Students celebrate the end of high school in Copenhagen. Photograph: Niels Quist/Alamy
So you’re 16 and at a schoolfriend’s party. You’ve had three or four drinks already, and are just starting to feel it. The most popular guy in the class comes up and demands you have another. And then another. What happens next?
Rather than finding out in real life, researchers in Denmark, who are trying to cure Europe’s worst teenage binge-drinking problem, hope the likely consequences can be shown virtually in a game due to launch later this year.
“Virtual reality can provide a really intense experience, the feeling of actually being there, but without the real-life harm of getting drunk and blacking out,” said Gunver Majgaard, a robotics and learning specialist at Southern Denmark University.
“You can tell teenagers two beers is enough: they know the facts. But facts are not the same as experience. We hope that presenting them with a simulated situation, where they have to make decisions about alcohol, will help them cope better with real parties.”
Danish 15- to 17-year-olds are the heaviest drinkers for their age in Europe. The latest 35-country Espad[European School Survey Project on Alcohol and Other Drugs] report on alcohol and drug use by schoolchildren found 73% had had alcohol in the previous month, compared with 48% across the EU, while nearly one in three had been drunk during the same period – three times the European average.
“There’s been a very slight improvement recently,” said Peter Dalum, head of a national youth alcohol campaign run jointly by the Danish Cancer Society and TrygFonden public health foundation. “But as a teen in Denmark, you’re basically considered strange if you don’t drink alcohol. And getting it is very easy.”
Students taking part in filming the background scenes for the virtual-reality app. Photograph: University of Southern Denmark
The game, played on a mobile phone using a simple cardboard VR headset, aims to give teenagers a “unique tool to investigate the social mechanisms surrounding parties and drinking,” said Majgaard, whose team have just finished filming 125 videos using a 360-degree camera and are editing them into a VR package.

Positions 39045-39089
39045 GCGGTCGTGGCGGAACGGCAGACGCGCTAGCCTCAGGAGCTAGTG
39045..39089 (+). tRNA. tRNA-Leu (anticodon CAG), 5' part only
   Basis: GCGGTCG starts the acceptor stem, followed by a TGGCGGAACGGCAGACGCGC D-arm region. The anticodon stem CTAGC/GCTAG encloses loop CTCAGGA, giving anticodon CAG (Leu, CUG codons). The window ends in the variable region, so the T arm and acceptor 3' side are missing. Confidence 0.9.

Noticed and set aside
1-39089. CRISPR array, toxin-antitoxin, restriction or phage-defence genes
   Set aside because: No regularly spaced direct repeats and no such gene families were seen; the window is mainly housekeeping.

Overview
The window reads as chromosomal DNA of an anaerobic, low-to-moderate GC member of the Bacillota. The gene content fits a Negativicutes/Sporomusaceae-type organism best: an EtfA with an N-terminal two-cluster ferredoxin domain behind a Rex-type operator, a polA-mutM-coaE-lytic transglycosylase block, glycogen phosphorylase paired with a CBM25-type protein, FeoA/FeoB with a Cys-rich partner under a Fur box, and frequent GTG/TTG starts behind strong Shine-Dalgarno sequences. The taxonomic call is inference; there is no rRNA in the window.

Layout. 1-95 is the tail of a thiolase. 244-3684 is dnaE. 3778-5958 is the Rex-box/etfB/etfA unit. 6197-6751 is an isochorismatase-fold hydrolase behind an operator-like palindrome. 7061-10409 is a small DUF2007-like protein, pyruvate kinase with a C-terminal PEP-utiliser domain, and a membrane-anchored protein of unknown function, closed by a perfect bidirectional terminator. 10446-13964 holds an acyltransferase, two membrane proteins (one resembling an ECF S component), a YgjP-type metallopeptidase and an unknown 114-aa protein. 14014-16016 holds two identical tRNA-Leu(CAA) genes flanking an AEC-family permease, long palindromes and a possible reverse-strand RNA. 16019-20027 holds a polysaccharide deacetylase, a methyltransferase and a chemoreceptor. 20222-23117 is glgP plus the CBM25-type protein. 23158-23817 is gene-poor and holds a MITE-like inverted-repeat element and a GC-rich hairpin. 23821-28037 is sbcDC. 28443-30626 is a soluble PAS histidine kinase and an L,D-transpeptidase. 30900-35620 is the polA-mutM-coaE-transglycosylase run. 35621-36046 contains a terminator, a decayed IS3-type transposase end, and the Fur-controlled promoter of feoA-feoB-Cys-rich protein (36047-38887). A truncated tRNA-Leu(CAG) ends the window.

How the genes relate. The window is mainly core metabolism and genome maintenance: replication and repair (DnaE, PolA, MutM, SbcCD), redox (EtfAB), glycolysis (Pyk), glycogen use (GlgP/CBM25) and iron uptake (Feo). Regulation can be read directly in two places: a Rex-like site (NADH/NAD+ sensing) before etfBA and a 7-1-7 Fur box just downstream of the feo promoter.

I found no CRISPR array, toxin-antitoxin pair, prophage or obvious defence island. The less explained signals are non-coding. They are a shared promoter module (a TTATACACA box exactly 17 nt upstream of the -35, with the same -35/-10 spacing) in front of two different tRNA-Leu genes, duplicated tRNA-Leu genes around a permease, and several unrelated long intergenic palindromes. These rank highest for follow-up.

Set at a teenager’s home before a party, and at the party itself, with 35 real pupils as the guests, it gives players options including accepting a beer (and another, and another) or resisting peer pressure by heading for the dance floor, getting food, going to the toilet or chatting to a friend.
Guardian graphic | Source: European school survey project on alcohol and other drugs
With every drink, your virtual blood-alcohol level – displayed on the screen – rises, and the game’s universe becomes more blurred. “So we have a realistic scenario, where eventually people will start to fall over chairs, or end up being sick,” Majgaard said. “It lasts up to 15 minutes – shorter if you drink too much, because you black out, and longer if you go back and make different choices.” Dalum said the £240,000 project, which will be trialled and assessed in schools before being uploaded to app stores later this year, could help because “by making risks realistic, you also make them relevant. Often with prevention, the difficulty is in making people see a relevance to them. This project achieves that.”
Moderate-strength alcoholic drinks, such as beer, can be bought legally by 16-year-olds in Denmark from supermarkets, convenience stores and kiosks. “Beer even gets served at school parties – on school premises – to 15-year-olds,” said Dalum. “That sends a very strong signal.”
Guardian graphic | Source: European school survey project on alcohol and other drugs. Note: Top and bottom ranked countries shown
A 2017 World Health Organisation alcohol accessibility report showed that Sweden, Norway and Finland –where strictly controlled, government-owned off-licences are the only retail outlets allowed to sell alcohol stronger than 3.5% by volume – have less of a problem than Denmark. Dalum is calling for a minimum age of 18 for consumption, a higher minimum price per unit, a nationwide programme of local authority and parental action and a ban on the sale of alcohol in schools.
“But the politicians aren’t interested,” he said. “In fact they’ve just reduced the duty on alcohol – not by much, but again it sends a signal. They say it should be up to parents; we can’t be a nanny state; other problems are more important. Generally, the idea is that you can’t do much about this, it’s not a huge problem anyway, yet concerted action really can make a big difference: over the course of several years, Iceland has managed to cut alcohol, tobacco and marijuana use by young people massively, to single [percentage] figures.”